December 5th 2006 (this one is so full of ADD influence...}

first, a happy birthday to my beautiful and rad sister, Tessa ,who is now the proud dweller of the twenty-something generation. way to go!

her and I apparently will be having a rad housewarming party sometime in January. come one come all.

oh, and is the new years snowshoeing camping trip still going on? what is shakin? talstras ,moes's, whoever else? speak now or, soon, or forever hold your peace.

I will be on the road in less than a week, monday morning at least. So excited. I am reading Gadamer, and understanding! who does that? apparently this school thing is working. of course I am here and not in my MACINTOSH version of word. go to jessannstevens xanga and see the funny thing on emergent churches. but beware, her blog carries a parental guidance suggestion. she likes to cuss. but don't we all?

and... I had a dream last night that I was an assassin. I watched mr and mrs smith last night with my cousins. it was rad. so clever and well written. the focus on their marriage was really cool. and the way that their forced vulnerability eventually made their relationship much healthier than it had been is remeniscent of Eternal Sunshine of the Spotles mind. apparently Hollywood is recognizing the fact that we humans are broken and need to love each other as we are. Haper's magazine has an article in it about how Hollywood is becoming quite the Christian place. hmmm. I doubt that, but who knows. can't wait to see narnia. it will be a good time.

okay. back to gadamer. anyways. happy sinterklass day to all of my calvinist brethren, whom I must ask, did you know that you celebrate the saints? i didn't realize it, but eat some oly bullen for me.

I went to liturgy today at a greek church, and I was so thankful, because I missed most of liturgy yesterday due to driving my cousins to their church, but I also get to go to liturgy tonight at my antiochian church here in london. I don't know the rules, but I suspect we are not to partake in two liturgies in one day, stacy said it was a different liturgical day. I will ask. but it was a blessing this morning. we'll see.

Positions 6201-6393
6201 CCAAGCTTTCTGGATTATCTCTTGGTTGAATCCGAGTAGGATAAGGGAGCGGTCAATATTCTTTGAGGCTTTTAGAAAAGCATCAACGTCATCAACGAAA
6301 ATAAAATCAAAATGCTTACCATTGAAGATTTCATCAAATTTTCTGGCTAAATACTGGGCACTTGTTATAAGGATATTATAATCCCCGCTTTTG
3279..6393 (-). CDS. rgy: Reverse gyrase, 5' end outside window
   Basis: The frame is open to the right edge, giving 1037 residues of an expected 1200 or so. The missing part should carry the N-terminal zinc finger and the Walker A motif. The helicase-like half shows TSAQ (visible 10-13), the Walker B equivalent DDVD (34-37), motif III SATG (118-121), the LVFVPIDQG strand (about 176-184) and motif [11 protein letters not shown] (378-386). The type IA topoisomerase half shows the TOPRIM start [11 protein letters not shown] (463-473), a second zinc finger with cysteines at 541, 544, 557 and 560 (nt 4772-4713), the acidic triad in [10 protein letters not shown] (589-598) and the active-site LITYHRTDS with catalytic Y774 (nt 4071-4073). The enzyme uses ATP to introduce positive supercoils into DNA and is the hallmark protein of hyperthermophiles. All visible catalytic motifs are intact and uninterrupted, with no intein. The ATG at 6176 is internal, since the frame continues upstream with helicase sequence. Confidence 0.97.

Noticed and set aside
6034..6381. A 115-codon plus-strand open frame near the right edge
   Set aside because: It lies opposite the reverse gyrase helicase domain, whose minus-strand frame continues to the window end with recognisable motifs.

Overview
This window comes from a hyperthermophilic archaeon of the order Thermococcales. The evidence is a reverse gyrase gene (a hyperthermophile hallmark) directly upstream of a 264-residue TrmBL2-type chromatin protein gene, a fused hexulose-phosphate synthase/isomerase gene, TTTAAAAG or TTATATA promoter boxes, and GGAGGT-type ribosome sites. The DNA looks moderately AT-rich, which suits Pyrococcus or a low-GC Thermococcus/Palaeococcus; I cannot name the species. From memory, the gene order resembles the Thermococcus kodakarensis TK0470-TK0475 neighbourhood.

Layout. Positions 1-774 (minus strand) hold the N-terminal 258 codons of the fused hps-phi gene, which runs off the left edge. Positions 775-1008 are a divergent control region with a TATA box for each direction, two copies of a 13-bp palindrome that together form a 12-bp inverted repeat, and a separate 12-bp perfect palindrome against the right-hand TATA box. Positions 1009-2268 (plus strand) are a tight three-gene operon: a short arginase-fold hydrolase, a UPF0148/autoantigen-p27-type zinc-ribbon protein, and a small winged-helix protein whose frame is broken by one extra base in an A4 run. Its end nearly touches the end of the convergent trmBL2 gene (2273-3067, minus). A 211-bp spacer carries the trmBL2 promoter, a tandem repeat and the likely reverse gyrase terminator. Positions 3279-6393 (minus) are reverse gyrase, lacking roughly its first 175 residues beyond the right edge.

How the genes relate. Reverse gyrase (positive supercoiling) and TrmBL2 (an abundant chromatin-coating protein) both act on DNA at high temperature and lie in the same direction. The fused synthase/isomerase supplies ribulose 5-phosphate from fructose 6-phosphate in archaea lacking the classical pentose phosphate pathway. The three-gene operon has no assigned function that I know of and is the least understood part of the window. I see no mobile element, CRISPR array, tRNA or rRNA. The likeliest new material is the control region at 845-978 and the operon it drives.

yes. so hyper. so writing. so coming home. so living in langley with Tessa. see, she even has a cool name.

interesting things here, my sister has such a creative name, and mine is so typical and christian. I love my name, don't get me wrong, but my parents clearly grew in stages.

David Michael Pasivirta back in '80, and in '85 they gave my sister Tessa Marjory Ellen Pasivirta. what a handle. I dig them both. very cool. I share my names with some cool people, so its all good. and goodness, my sisters middle name is Marge. Marge! how cool. now I am laughing out loud. we should call her Marge. our grandma marge (who she is named for) is so cute. she always makes fun of me in a playful way. and shush's her husband "Oh Paul!" its so cute. they are so wonderful. I love being with them, Grandpa talks all the time, and tells great stories. just like me. well, I have to work on it. but anyways. they live where there is lots of snow right now. manitoulin island.

the last time I was with them, I walked around in the snow with my grandpa, and we talked about trees, and snow, and bears, and old friends. he is a man who has been an example of Godliness that I look up to and have as long as I can remember, because he not only talks about God all the time, but also exudes love. He and my grandma are the pinnacle of hospitality givers. always having company. I htink that is where I got my love of guests. and my parents are that way too. anyways. that was quite a rant. back to Gadamer.